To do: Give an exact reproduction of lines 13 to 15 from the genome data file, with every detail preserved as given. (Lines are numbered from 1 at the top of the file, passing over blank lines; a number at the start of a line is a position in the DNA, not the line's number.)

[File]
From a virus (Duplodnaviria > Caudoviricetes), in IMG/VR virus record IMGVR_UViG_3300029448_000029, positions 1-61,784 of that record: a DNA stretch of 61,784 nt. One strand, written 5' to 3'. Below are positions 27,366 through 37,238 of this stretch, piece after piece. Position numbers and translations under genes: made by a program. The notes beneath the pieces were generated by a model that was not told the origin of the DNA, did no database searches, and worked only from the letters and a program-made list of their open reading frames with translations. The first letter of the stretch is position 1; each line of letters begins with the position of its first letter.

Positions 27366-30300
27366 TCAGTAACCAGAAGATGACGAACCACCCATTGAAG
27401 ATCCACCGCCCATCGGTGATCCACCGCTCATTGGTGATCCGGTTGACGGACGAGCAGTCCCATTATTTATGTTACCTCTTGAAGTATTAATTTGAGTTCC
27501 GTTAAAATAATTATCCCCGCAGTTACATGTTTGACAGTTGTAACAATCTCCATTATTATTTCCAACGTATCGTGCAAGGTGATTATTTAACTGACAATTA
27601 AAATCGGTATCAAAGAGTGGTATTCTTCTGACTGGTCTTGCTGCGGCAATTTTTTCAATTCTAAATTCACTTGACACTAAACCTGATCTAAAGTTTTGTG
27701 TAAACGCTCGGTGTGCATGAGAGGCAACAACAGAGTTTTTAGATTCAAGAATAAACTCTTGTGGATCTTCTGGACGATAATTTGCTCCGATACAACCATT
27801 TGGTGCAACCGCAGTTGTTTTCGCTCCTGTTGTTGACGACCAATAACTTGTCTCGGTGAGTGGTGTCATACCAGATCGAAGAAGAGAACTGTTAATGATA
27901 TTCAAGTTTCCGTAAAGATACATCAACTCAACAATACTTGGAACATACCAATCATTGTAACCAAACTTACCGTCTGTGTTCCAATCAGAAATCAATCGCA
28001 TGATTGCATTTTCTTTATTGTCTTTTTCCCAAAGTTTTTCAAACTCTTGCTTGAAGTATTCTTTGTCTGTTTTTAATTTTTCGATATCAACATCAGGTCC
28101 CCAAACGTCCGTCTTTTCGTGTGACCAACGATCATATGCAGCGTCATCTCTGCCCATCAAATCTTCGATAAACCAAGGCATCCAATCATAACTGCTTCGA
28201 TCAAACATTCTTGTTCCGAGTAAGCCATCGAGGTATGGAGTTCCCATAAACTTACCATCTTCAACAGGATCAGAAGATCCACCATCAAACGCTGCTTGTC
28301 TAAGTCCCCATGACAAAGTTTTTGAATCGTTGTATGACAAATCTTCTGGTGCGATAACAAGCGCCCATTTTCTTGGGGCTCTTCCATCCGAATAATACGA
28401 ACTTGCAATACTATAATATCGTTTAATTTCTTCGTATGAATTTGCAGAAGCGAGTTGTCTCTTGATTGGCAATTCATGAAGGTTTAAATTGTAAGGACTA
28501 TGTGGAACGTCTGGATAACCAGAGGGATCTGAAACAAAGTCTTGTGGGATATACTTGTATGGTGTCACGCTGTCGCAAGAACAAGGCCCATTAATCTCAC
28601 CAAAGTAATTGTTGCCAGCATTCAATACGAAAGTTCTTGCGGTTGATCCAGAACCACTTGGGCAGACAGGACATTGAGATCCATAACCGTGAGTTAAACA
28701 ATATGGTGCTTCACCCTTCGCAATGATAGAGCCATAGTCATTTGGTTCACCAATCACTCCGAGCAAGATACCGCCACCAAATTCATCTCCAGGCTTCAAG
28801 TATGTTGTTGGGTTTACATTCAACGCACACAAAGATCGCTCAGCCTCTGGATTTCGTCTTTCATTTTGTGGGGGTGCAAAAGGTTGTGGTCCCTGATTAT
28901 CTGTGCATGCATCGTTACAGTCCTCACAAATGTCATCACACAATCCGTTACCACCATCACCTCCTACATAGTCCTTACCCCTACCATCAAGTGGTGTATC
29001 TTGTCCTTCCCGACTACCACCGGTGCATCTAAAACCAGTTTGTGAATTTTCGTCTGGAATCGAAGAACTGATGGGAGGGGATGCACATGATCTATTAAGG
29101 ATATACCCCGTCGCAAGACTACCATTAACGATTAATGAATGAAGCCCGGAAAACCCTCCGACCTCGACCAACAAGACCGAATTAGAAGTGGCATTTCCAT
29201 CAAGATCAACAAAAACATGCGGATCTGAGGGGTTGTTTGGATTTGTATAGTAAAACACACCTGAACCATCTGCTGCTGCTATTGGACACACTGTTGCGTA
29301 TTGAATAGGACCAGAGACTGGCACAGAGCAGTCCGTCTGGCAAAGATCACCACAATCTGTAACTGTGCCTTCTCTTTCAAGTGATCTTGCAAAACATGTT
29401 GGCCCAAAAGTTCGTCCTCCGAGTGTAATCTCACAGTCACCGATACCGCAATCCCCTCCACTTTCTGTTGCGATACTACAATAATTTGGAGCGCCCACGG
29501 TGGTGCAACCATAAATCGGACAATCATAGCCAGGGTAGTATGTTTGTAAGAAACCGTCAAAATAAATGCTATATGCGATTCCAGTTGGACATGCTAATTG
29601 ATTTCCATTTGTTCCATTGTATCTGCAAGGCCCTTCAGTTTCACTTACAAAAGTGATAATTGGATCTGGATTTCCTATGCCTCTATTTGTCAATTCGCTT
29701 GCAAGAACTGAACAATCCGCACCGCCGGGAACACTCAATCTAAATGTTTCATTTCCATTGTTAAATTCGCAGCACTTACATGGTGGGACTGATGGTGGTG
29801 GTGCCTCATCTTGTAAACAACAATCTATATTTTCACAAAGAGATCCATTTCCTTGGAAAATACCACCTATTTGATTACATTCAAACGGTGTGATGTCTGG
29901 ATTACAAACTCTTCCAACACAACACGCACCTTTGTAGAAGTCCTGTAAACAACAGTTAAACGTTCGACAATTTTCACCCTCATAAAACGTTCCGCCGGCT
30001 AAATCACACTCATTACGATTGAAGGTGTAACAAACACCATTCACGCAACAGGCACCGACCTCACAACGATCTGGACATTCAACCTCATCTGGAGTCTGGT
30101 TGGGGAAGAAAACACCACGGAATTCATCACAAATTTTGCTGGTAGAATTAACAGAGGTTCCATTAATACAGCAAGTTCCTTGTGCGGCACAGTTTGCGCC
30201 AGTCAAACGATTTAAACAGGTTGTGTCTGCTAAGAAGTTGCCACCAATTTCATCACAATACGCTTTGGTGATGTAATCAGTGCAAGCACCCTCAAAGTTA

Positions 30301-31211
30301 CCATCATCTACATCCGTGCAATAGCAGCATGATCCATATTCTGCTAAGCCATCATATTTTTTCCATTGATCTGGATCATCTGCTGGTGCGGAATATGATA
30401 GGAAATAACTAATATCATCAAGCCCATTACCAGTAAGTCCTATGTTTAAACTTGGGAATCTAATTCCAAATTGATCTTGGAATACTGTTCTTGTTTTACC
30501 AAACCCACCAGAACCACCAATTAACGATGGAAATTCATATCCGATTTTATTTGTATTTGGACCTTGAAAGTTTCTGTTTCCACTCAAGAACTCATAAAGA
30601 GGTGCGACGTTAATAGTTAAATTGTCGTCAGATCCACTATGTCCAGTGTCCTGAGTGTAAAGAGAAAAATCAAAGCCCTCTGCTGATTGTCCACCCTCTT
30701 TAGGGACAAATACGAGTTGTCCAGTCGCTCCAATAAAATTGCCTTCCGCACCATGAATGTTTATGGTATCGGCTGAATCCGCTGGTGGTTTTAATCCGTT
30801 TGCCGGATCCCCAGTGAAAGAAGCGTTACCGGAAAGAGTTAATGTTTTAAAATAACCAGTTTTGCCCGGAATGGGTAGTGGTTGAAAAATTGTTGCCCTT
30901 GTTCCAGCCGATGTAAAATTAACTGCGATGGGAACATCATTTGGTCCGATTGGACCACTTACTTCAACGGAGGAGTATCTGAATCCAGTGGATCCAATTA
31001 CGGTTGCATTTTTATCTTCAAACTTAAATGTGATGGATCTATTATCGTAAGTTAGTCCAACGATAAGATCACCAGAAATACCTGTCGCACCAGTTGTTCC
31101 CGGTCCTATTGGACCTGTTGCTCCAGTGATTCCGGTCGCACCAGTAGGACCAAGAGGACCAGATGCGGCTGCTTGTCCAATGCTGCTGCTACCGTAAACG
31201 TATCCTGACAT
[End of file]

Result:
28301 TAAGTCCCCATGACAAAGTTTTTGAATCGTTGTATGACAAATCTTCTGGTGCGATAACAAGCGCCCATTTTCTTGGGGCTCTTCCATCCGAATAATACGA
28401 ACTTGCAATACTATAATATCGTTTAATTTCTTCGTATGAATTTGCAGAAGCGAGTTGTCTCTTGATTGGCAATTCATGAAGGTTTAAATTGTAAGGACTA
28501 TGTGGAACGTCTGGATAACCAGAGGGATCTGAAACAAAGTCTTGTGGGATATACTTGTATGGTGTCACGCTGTCGCAAGAACAAGGCCCATTAATCTCAC